Washington’s power ultimately rests on the dollar as world reserve currency.  This privilege, attained at Bretton Woods following World War 2, allows the US to pay its bills by issuing debt. The world currency role also gives the US the power to cut countries out of the international payments system and to impose sanctions.

As impelled as the Fed is to protect the large banks that sit on the board of directors of the NY Fed, the Fed has to protect the dollar. That the Fed believed that it could not buy the bonds outright but needed to disguise its purchase by laundering it through Belgium suggests that the Fed is concerned that the world is losing confidence in the dollar.

If the world loses confidence in the dollar, the cost of living in the US would rise sharply as the dollar drops in value. Economic hardship and poverty would worsen. Political instability would rise.

If the dollar lost substantial value, the dollar would lose its reserve currency status. Washington would not be able to issue new debt or new dollars in order to pay its bills.

Its wars and hundreds of overseas military bases could not be financed.

The withdrawal from unsustainable empire would begin.  The rest of the world would see this as the silver lining in the collapse of the international monetary system brought on by the hubris and arrogance of Washington.

Paul Craig Roberts is a former Assistant Secretary of the US Treasury and Associate Editor of the Wall Street Journal. Roberts’ How the Economy Was Lost is now available from CounterPunch in electronic format. His latest book is How America Was Lost.

Dave Kranzler spent many years working in various analytic jobs and trading on Wall Street.

 

More articles by:

Paul Craig Roberts is a former Assistant Secretary of the US Treasury and Associate Editor of the Wall Street Journal. Roberts’ How the Economy Was Lost is now available from CounterPunch in electronic format. His latest book is The Neoconservative Threat to World Order.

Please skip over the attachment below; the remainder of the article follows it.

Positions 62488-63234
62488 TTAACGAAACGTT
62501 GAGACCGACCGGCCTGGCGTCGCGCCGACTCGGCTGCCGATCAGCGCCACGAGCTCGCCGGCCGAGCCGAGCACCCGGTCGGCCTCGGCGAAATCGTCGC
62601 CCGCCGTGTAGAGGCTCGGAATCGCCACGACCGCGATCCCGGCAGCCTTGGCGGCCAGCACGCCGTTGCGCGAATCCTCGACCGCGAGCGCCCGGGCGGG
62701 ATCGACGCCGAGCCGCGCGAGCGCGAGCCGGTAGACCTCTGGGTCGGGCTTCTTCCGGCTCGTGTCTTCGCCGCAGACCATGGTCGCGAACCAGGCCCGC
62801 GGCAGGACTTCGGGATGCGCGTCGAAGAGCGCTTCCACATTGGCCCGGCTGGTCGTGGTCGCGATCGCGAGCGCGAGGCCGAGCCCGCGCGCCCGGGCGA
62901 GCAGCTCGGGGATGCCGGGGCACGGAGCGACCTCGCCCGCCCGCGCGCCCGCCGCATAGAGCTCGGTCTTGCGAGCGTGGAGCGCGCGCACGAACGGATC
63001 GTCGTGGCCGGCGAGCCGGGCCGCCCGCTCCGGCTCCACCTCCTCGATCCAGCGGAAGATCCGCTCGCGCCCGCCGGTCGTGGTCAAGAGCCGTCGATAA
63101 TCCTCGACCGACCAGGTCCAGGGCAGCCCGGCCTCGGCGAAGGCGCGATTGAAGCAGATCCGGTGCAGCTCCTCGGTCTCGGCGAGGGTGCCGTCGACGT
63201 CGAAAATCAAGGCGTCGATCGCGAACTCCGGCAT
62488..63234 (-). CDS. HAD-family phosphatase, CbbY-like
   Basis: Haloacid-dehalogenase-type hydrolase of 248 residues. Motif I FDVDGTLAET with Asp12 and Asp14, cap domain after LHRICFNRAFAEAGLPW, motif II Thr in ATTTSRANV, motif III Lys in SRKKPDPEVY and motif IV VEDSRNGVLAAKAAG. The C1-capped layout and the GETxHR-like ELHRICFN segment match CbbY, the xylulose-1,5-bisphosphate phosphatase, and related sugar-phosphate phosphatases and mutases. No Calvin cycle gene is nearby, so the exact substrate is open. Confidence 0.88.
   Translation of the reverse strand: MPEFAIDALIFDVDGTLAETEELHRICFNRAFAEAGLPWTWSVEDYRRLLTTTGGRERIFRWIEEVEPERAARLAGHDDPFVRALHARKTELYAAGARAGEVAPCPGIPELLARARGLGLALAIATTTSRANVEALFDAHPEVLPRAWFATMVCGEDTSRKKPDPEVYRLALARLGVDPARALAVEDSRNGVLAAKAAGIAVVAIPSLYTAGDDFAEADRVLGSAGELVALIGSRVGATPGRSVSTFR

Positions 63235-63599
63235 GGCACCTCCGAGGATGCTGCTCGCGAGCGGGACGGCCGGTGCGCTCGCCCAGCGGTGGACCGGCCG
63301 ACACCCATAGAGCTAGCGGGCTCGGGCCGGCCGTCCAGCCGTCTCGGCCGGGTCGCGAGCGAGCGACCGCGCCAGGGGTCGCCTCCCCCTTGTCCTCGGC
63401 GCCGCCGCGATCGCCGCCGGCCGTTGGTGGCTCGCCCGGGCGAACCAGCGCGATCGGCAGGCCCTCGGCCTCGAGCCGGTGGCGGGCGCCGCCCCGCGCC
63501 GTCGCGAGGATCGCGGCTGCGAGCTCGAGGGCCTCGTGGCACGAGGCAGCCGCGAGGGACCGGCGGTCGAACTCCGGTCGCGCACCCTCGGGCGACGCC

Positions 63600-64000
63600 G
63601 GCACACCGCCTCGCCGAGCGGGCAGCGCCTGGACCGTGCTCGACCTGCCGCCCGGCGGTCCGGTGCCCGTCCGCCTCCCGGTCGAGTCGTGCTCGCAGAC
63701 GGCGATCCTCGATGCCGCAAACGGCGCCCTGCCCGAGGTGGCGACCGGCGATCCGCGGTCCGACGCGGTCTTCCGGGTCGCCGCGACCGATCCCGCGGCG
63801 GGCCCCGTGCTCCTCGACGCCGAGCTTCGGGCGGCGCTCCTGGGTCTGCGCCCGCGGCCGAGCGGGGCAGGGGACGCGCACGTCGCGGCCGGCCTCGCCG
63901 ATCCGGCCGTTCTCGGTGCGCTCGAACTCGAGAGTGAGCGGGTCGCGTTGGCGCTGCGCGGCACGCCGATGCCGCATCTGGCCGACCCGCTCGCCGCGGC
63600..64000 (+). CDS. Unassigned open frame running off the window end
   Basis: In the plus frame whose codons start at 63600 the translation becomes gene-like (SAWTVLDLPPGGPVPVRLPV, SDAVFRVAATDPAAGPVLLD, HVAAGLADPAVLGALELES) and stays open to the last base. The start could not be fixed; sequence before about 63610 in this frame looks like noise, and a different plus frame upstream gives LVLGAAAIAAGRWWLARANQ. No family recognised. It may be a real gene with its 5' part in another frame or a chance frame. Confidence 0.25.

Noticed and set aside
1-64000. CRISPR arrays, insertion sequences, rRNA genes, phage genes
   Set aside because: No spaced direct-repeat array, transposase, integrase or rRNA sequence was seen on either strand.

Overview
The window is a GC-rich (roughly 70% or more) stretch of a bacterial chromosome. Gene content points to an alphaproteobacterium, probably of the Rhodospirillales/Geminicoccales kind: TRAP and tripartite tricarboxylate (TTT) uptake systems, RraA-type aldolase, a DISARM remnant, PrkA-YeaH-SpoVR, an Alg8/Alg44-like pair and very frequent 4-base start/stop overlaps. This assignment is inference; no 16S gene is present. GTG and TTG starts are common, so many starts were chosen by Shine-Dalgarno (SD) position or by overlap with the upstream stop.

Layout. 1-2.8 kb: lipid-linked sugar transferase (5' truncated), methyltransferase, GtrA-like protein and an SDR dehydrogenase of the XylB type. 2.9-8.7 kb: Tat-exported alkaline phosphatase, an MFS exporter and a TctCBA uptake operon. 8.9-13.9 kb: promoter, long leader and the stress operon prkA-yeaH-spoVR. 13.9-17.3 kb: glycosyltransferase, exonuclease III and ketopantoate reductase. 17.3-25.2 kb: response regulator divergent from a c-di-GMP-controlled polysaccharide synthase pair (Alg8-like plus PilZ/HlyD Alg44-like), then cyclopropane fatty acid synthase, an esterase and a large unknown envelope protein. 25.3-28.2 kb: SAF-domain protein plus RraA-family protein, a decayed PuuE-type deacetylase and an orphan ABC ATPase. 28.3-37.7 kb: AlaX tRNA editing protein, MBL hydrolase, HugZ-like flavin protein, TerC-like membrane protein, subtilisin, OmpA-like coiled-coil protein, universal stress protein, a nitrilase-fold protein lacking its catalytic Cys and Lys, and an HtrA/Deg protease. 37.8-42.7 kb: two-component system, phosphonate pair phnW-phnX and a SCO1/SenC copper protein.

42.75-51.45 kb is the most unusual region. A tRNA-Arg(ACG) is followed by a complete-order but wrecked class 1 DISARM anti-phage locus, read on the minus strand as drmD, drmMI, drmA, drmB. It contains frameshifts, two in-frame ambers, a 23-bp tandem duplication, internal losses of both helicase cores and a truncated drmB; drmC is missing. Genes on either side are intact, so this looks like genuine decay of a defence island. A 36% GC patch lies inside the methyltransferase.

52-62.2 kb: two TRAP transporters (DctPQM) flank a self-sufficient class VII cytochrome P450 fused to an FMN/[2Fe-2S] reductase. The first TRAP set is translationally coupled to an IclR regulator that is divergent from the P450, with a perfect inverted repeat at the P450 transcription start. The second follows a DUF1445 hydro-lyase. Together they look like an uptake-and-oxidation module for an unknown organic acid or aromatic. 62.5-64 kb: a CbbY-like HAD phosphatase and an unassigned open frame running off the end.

Weekend Edition
October 20, 2017
Friday - Sunday
John Pilger
Clinton, Assange and the War on Truth
Michael Hudson
Socialism, Land and Banking: 2017 compared to 1917
Jeffrey St. Clair
A Day in the Life of CounterPunch
Paul Street
The Not-So-Radical “Socialist” From Vermont
Jason Hirthler
Censorship in the Digital Age
Jonathan Cook
Harvey Weinstein and the Politics of Hollywood
Andrew Levine
Diagnosing the Donald
Michelle Renee Matisons
Relocated Puerto Rican Families are Florida’s Latest Class War Targets
Richard Moser
Goldman Sachs vs. Goldman Sachs?
David Rosen
Male Sexual Violence: As American as Cherry Pie
Mike Whitney
John Brennan’s Police State USA
Robert Hunziker
Mr. Toxicity Zaps America
Peter Gelderloos
Catalan Independence and the Crisis of Democracy
Robert Fantina
Fatah, Hamas, Israel and the United States
Edward Curtin
Organized Chaos and Confusion as Political Control
Patrick Cockburn
The Transformation of Iraq: Kurds Have Lost 40% of Their Territory
CJ Hopkins
Tomorrow Belongs to the Corporatocracy
Bill Quigley
The Blueprint for the Most Radical City on the Planet
Brian Cloughley
Chinese Dreams and American Deaths in Africa
John Hultgren
Immigration and the American Political Imagination
Thomas Klikauer
Torturing the Poor, German-Style
Gerry Brown
China’s Elderly Statesmen
Pepe Escobar
Kirkuk Redux Was a Bloodless Offensive, Here’s Why
Jill Richardson
The Mundaneness of Sexual Violence
Caoimhghin Ó Croidheáin
The Choreography of Human Dignity: Blade Runner 2049 and World War Z
Missy Comley Beattie
Bitch, Get Out!!
Andre Vltchek
The Greatest Indonesian Painter and “Praying to the Pig”
Ralph Nader
Why is Nobelist Economist Richard Thaler so Jovial?
Ricardo Vaz
Venezuela Regional Elections: Chavismo in Triumph, Opposition in Disarray and Media in Denial
Kevin Zeese - Margaret Flowers
NAFTA Talks Falter, Time To Increase Pressure
GD Dess
Why We Shouldn’t Let Hillary Haunt Us … And Why Having a Vision Matters
Ron Jacobs
Stop the Idiocy! Stop the Mattis-ness!
Russell Mokhiber
Talley Sergent Aaron Scheinberg Coca Cola Single Payer and the Failure of Democrats in West Virginia
Michael Barker
The Fiction of Kurt Andersen’s “Fantasyland”
Murray Dobbin
Yes, We Need to Tax the Rich
Dave Lindorff
Two Soviet Spies Who Deserve a Posthumous Nobel Peace Prize
Rafael Bernabe – Manuel Rodríguez Banchs
Open Letter to the People of the United States From Puerto Rico, a Month After Hurricane María
Oliver Tickell
#FreeJackLetts
Victor Grossman
From Jamaica to Knees
Michael Welton
Faith and the World: the Baha’i Vision
Barbara Nimri Aziz
Kirkuk the Consolation Prize?
Graham Peebles
Beyond Neo-Liberal Consumerism
Louis Proyect
On Gowans on Syria
Charles R. Larson
Review: Candida R. Moss and Joel S. Baden’s “Bible Nation: the United States of Hobby Lobby”
David Yearsley
Katy Perry’s Gastro-Pop, Gastro-Porn Orgy
FacebookTwitterGoogle+RedditEmail